Interview – Nick Gilhool on casting Bravo’s Work of Art, Season 2

I got on the phone this week with Nick Gilhool, senior vice president in casting for Magical Elves, and the guy who will be bringing Work of Art’s casting call to Chicago next Friday and maybe a few Chicago artists to Work of Art. You may remember him from this interview he did last year with Art Fag City, but that was back in the halcyon days, before the #workofart tweetstorms and everything else.

I certainly had some questions, which are the ones in bold below.

Nicholas Frank, IT GETS GOOD

Nicholas Frank, IT GETS GOOD

Was your company the same one that did the casting in Chicago last season?

Yeah, we’re basically the in-house casting arm of Magical Elves, which is one of the two production companies that did Work of Art. We’re excited to come back there because Chicago was really great for us and in particular SAIC was very welcoming. We got lots of great artists there last time we came out.

What has it been like to be with the show from the beginning, then to see the response it got?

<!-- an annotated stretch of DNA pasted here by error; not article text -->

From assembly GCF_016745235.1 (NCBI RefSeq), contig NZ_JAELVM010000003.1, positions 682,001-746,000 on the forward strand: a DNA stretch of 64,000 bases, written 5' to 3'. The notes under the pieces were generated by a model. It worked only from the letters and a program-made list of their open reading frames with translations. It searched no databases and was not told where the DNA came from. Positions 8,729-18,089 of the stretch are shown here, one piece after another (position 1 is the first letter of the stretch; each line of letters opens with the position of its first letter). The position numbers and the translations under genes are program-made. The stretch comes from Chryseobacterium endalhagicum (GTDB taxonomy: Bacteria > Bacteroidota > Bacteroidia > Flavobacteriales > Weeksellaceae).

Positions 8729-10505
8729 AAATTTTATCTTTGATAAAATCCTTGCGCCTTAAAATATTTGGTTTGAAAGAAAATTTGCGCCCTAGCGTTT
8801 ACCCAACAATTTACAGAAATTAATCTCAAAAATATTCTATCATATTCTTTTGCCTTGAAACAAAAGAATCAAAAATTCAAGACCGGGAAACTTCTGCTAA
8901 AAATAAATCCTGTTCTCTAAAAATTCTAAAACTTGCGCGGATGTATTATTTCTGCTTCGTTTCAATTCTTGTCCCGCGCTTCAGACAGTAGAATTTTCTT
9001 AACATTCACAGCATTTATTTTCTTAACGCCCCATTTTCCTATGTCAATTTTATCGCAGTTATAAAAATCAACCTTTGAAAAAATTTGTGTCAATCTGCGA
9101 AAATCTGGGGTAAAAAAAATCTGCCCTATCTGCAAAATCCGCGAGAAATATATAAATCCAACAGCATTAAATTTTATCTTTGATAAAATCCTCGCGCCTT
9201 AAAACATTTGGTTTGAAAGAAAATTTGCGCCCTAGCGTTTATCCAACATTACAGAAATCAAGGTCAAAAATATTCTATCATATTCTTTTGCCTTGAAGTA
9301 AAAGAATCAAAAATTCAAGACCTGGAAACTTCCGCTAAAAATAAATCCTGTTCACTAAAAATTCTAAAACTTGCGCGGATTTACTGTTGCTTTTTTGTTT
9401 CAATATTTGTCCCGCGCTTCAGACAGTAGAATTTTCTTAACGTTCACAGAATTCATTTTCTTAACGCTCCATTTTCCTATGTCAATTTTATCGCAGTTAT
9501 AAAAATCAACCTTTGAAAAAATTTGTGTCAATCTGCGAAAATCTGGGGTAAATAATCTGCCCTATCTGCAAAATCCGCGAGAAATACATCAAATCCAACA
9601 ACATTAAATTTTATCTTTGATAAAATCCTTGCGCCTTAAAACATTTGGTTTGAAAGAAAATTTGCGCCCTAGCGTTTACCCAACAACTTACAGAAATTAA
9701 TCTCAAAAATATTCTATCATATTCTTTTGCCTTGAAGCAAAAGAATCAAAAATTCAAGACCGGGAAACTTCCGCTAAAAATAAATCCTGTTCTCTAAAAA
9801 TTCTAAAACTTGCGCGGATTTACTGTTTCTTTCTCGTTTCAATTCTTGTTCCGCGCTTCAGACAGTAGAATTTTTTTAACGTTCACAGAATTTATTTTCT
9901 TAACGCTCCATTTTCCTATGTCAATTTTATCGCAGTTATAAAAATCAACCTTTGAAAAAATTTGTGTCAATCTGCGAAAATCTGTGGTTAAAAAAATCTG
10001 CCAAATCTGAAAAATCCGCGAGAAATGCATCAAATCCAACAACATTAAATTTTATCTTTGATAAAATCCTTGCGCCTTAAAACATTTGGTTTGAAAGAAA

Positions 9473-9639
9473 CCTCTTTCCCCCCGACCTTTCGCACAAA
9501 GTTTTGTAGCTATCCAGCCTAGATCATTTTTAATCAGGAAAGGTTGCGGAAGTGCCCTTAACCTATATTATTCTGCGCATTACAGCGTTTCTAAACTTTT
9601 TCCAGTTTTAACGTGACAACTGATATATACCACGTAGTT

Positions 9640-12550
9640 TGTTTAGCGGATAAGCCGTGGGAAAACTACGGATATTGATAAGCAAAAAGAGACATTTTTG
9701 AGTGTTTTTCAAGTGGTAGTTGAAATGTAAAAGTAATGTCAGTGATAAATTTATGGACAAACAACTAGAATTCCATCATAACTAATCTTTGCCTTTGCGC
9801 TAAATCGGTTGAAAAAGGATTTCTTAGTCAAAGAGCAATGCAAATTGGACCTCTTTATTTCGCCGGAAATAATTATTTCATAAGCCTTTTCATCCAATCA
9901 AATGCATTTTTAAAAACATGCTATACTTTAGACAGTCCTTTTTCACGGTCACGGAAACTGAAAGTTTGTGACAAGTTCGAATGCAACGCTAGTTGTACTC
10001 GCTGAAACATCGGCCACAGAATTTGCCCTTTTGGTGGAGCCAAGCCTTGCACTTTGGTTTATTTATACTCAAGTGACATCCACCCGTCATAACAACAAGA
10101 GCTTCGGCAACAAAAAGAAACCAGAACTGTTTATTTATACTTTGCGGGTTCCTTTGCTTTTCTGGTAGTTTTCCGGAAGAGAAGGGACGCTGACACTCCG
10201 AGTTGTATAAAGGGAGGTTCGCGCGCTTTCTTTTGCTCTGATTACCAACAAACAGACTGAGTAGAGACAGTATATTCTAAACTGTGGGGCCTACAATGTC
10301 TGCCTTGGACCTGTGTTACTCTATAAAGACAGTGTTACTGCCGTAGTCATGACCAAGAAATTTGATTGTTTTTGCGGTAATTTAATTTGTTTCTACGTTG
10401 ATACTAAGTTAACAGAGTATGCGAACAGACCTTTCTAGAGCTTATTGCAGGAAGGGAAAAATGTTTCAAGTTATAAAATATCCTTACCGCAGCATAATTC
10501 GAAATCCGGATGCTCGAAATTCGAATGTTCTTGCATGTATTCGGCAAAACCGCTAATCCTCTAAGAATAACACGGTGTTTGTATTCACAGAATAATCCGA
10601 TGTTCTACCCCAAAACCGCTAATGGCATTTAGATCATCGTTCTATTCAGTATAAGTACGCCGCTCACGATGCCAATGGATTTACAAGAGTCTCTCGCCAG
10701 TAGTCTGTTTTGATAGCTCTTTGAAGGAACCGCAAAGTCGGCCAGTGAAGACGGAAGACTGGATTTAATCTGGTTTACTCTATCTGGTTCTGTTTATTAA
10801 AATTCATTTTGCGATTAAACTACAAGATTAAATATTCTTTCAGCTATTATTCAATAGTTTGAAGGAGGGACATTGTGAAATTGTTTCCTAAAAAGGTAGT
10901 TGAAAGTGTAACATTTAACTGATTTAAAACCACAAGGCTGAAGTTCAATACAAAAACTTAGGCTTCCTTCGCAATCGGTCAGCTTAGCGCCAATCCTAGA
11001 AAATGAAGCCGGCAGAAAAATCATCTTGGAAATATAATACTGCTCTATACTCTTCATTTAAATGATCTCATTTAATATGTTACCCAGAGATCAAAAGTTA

It’s been interesting to see people’s reactions to the possibility of the show, and then to the actuality of the show, and now the reaction to it. There have been some understandable reactions, some pleasant surprises, and some people who were more happy with what they hoped would be true than what actually happened.

It was fun to have a national watercooler topic of conversation. Normally in art we don’t have one, so a lot of that energy came out pretty strong.

Yeah, I think everyone who I talked to then, and now up to the casting for the second season - everyone’s talking about it. Whether you hate it or love to hate it or were very interested in it or had a mixed feeling about it or loved it, at least people are talking about it. A lot of people in the art world seem to be thrilled that that’s the case, no matter what they themselves thought about it.